Gardening on ice: a mammoth project

It is not often that you see a proposal for a substantial indoor garden, still less one located on an ice tundra, however this is what Leeser Architecture, (who also imagined the engaging Helix Hotel in Abu Dhabi) have proposed in their design for the World Mammoth and Permafrost Museum in Yakutsk Siberia. Yakutsk is the world’s largest city built on permafrost with temperatures ranging from -45degF to 90degF.

The extensive and intensive indoor gardens have been designed to “promote a sense of year-round natural life even in the desolate winter months.”

Not much is said of the about the construction of the landscape elements and gardens. This is a competition afterall, so details will undoubtedly be required later.

The exterior gardens are described as “naturally patterned by the effects of shifting permafrost cycles.” Cells will be planted with native grasses. Mosses and trees will be reintroduced to the landscape to reflect the existing topography and improve site hydrology.

While the interior gardens cascade “at the perimeter of the building’s interior with lush thick mats of moss and lichen” grown between a latticework of pathways.” Moss and lichen are the natural insulators of permafrost ground. The gardens have a number of important functions including to 1) add color 2) insulation value 3) filter indoor air and 4) maintain air humidity.

In one of the gardens floats a cafe, while other gardens can only be viewed from above by visitors but are accessible to researchers.

6 thoughts on “Gardening on ice: a mammoth project

  1. Tom Turner

    Does the garden represent Tundra vegetation as it now is, or as it was in the age of the mammoths, or are they the same thing? The illustration looks more like the garden of a hotel in the tropics than the type of environment I associate with mammoths.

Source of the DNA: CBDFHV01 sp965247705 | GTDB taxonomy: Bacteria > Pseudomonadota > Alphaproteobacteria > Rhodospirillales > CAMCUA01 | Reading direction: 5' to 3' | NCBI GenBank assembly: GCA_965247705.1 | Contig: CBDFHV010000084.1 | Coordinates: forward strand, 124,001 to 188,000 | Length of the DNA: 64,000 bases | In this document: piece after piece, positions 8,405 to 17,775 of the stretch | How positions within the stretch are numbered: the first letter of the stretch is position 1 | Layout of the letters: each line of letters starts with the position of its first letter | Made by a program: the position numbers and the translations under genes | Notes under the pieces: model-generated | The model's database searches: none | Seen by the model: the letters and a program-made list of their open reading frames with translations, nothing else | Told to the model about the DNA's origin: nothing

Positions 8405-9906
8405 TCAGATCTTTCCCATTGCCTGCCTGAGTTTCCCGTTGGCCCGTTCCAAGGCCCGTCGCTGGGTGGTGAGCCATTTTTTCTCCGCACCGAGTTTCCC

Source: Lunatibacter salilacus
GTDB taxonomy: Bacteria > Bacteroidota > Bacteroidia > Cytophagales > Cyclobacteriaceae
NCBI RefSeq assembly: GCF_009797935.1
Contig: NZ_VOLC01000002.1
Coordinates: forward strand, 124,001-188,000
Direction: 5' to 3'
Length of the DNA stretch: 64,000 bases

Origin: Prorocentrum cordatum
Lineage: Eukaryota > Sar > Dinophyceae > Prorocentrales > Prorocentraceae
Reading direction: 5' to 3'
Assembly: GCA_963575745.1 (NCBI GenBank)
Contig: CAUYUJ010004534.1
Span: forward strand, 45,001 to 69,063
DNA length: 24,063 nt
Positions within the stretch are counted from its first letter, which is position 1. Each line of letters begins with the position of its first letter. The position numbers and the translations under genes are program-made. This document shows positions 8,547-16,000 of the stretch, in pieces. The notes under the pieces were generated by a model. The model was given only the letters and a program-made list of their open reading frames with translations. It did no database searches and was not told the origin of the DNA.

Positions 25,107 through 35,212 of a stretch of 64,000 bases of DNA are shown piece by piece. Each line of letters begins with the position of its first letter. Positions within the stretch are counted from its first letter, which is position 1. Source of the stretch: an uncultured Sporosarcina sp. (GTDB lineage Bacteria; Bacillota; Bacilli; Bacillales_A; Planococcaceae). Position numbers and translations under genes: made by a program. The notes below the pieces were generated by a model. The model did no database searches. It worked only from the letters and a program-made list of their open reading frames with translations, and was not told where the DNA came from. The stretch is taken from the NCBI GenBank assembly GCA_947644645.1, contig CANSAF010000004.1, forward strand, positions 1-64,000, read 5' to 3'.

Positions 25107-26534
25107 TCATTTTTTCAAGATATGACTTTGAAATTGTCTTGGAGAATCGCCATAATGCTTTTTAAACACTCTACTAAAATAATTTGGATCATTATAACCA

BTW I heard a programme about alcohol as the wonder-fuel to save the planet from global warming. The interviewee was David Blume He sees it as an aspect of permaculture, hence the name of his website.

  2. Christine

    This article on the mammoth diet suggests that the ecology environment in which he lived is now extinct, with no known similar ‘analogue’. Differently to the proposed landscape design the mammoth lived in a treeless environment. There seems to be some resemblence between the garden created and the vegetation on the tundra:

    “the vegetation was not uniform but was differentiated according to water supply, depending on wind exposure, slope, aspect, snow-lie, etc. into a mosaic of communities reminiscent of remnant areas of grassy tundra in Siberia and Alaska today.”
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    The primary issue with biofuels seems to be sustainable production:

    “If done wrong, the production of biomass for biofuels like ethanol could destroy habitats, worsen water or air quality, limit food production and even jeopardize the long-term viability of the biomass resource itself. The environmental impact of biofuels is comparable to certain agricultural crops. For example, the growing of corn has similar consequences whether the corn is grown for food, animal feed, or as a biofuel feedstock.

    The environmental impact is particularly high when forestland is cleared for monocrop farming of current generation feedstocks like corn. If done right, next generation feedstocks, such as mixed prairie grasses, may offer a lower-impact alternative, especially if grown with smart farming practices, such as no or low-till, plant diversification, and lower pesticide and fertilizer use. This potential for displacing some of our fossil fuel use makes next generation biomass feedstocks a worthwhile target for research and development. As we expand our biofuels production, there must be adequate safeguards in place to ensure that fuels are produced in a manner that safeguards the environment.”

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  3. Tom Turner

    I like the term ‘Mammoth steppe’ and would like to see Salix arctica growing wild.

    The programme I listened to, on American public radio, about using alcohol as a fuel, argued that the gasoline industry is spending a small fortune (ie small change to them) on putting out counter-information about the use of biofuels. They are supporting the argument that using land for biofuels is pushing up food prices, whereas, it is argued, food prices are related to oil prices, because so much oil is used to produce food. Our diet is said to be ‘dripping in oil’. I will do a blog post about this.


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